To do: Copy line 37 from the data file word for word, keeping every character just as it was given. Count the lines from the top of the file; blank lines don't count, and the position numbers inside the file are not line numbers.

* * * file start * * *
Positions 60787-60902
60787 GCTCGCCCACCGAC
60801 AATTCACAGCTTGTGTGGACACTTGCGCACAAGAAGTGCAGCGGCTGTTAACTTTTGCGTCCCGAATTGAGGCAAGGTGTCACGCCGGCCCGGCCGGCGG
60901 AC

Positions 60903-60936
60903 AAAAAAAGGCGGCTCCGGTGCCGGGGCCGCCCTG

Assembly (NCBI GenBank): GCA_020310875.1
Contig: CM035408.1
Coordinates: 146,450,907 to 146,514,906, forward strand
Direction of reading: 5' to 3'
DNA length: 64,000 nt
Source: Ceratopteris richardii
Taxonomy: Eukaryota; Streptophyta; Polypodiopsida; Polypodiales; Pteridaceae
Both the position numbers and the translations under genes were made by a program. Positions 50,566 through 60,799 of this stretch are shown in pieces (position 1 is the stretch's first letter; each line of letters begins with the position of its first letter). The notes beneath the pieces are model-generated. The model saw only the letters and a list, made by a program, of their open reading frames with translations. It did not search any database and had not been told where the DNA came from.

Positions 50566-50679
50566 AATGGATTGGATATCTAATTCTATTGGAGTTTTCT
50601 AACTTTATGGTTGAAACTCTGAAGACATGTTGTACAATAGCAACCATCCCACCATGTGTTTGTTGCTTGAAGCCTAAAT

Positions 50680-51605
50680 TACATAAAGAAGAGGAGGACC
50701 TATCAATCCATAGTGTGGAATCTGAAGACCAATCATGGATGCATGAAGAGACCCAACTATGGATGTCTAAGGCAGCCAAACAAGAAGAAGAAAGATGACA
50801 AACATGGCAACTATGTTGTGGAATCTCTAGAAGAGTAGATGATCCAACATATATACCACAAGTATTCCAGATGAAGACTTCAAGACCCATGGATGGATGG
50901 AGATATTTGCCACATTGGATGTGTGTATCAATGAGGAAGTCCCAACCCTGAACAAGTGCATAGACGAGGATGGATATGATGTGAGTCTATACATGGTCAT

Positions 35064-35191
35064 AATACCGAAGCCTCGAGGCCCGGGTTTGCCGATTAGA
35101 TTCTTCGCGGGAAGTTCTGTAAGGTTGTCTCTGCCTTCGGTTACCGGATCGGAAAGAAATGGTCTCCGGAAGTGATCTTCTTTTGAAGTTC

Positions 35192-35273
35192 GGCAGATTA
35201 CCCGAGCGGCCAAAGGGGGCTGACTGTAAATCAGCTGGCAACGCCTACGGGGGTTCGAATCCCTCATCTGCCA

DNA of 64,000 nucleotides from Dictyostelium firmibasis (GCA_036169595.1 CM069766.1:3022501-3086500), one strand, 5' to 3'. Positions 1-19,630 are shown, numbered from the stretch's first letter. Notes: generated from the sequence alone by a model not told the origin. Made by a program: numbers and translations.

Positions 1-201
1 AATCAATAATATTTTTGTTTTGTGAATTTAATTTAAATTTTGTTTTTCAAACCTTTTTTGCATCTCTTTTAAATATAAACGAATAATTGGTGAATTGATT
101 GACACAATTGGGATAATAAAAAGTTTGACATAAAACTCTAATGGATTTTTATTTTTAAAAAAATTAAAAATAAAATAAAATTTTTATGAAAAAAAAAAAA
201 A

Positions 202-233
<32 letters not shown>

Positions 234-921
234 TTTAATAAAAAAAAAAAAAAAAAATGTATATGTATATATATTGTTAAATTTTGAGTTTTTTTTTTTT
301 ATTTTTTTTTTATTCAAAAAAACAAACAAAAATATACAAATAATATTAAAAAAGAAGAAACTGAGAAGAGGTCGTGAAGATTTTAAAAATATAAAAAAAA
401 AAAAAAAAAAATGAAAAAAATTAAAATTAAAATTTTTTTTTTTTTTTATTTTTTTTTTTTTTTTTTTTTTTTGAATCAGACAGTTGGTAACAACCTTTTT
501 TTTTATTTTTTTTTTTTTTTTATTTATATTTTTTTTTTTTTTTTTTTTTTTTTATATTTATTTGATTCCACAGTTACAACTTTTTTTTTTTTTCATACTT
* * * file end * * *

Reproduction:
234 TTTAATAAAAAAAAAAAAAAAAAATGTATATGTATATATATTGTTAAATTTTGAGTTTTTTTTTTTT